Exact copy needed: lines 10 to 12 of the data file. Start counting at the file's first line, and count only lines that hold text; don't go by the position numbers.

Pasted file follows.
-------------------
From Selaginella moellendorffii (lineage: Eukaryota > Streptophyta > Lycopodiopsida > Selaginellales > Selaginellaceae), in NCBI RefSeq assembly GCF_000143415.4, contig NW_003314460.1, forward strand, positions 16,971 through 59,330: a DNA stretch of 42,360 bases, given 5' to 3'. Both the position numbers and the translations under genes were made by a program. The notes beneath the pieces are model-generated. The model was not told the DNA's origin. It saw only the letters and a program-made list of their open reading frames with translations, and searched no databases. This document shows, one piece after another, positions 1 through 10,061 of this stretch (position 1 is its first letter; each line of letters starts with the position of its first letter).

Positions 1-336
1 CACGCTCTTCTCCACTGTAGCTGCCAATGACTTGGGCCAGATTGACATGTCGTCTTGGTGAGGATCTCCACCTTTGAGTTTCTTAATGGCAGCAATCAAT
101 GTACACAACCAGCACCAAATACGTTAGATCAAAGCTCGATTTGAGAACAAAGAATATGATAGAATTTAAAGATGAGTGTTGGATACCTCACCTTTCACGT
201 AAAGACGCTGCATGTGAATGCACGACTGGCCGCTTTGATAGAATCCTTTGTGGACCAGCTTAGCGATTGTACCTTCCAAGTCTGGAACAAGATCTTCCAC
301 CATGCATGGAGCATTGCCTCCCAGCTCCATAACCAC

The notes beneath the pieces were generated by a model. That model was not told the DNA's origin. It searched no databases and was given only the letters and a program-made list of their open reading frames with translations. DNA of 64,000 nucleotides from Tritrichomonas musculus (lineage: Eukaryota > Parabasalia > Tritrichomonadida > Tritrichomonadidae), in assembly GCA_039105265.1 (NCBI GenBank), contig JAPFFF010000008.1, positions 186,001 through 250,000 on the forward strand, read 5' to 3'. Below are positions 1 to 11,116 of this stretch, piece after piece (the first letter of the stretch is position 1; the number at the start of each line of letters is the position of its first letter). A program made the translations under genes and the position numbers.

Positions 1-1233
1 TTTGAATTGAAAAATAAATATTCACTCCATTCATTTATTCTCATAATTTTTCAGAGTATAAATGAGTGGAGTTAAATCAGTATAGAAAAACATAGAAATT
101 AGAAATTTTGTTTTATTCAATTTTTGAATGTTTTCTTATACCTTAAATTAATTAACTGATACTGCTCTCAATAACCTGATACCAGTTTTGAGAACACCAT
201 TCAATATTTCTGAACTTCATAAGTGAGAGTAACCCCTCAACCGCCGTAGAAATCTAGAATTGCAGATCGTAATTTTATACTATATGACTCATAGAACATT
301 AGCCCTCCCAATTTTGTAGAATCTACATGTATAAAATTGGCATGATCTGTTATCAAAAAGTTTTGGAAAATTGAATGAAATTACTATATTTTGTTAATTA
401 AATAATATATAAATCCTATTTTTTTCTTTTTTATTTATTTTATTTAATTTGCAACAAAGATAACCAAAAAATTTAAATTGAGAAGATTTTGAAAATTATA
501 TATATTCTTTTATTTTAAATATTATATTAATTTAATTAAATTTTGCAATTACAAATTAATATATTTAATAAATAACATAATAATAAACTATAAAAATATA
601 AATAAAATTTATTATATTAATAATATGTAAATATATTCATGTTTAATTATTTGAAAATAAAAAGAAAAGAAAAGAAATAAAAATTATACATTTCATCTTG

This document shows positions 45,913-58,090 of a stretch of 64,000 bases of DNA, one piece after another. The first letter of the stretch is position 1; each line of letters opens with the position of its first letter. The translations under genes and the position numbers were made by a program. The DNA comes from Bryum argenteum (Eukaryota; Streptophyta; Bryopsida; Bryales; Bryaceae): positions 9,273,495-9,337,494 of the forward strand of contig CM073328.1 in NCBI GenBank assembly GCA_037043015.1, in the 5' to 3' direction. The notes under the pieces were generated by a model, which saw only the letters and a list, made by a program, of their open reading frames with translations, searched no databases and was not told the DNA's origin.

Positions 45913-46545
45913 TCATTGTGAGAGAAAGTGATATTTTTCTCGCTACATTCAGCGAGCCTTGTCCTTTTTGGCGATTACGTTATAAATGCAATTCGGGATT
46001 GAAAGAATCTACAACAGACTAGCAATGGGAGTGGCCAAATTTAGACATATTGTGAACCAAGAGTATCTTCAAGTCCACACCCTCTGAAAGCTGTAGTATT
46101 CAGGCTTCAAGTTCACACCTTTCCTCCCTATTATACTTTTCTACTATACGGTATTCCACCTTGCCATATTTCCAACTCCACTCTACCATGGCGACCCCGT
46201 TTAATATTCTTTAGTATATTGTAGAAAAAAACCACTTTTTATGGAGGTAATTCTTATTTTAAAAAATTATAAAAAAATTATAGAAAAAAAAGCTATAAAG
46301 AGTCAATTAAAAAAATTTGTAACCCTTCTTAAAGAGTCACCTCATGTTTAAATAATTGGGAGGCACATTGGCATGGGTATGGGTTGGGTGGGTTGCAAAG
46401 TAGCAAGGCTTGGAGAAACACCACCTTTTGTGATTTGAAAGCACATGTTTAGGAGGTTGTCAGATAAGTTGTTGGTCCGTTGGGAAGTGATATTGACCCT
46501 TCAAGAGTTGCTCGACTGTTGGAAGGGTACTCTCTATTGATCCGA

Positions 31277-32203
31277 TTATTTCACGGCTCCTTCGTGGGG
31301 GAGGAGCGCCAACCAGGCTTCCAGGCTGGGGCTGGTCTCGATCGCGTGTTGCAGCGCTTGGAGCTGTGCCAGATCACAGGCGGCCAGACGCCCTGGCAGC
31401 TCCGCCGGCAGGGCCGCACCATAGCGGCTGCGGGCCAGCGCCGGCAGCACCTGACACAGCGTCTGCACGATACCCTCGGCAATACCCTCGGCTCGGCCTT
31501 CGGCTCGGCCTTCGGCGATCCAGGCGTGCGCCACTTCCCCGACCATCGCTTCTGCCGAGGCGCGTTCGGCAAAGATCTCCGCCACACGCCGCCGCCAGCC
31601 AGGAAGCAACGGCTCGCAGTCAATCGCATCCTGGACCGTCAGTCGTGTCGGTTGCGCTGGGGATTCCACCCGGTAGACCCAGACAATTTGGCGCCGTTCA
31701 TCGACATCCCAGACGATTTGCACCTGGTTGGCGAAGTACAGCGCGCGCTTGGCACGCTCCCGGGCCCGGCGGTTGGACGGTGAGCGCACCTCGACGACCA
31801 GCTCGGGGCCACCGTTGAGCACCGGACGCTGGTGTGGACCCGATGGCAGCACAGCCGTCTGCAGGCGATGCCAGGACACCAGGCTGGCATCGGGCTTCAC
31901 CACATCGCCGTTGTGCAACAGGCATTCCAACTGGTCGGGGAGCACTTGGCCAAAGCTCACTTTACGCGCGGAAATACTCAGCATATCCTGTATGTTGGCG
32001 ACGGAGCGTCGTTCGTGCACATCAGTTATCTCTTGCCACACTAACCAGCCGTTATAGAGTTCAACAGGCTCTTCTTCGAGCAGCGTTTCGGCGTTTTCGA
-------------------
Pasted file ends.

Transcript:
101 AGAAATTTTGTTTTATTCAATTTTTGAATGTTTTCTTATACCTTAAATTAATTAACTGATACTGCTCTCAATAACCTGATACCAGTTTTGAGAACACCAT
201 TCAATATTTCTGAACTTCATAAGTGAGAGTAACCCCTCAACCGCCGTAGAAATCTAGAATTGCAGATCGTAATTTTATACTATATGACTCATAGAACATT
301 AGCCCTCCCAATTTTGTAGAATCTACATGTATAAAATTGGCATGATCTGTTATCAAAAAGTTTTGGAAAATTGAATGAAATTACTATATTTTGTTAATTA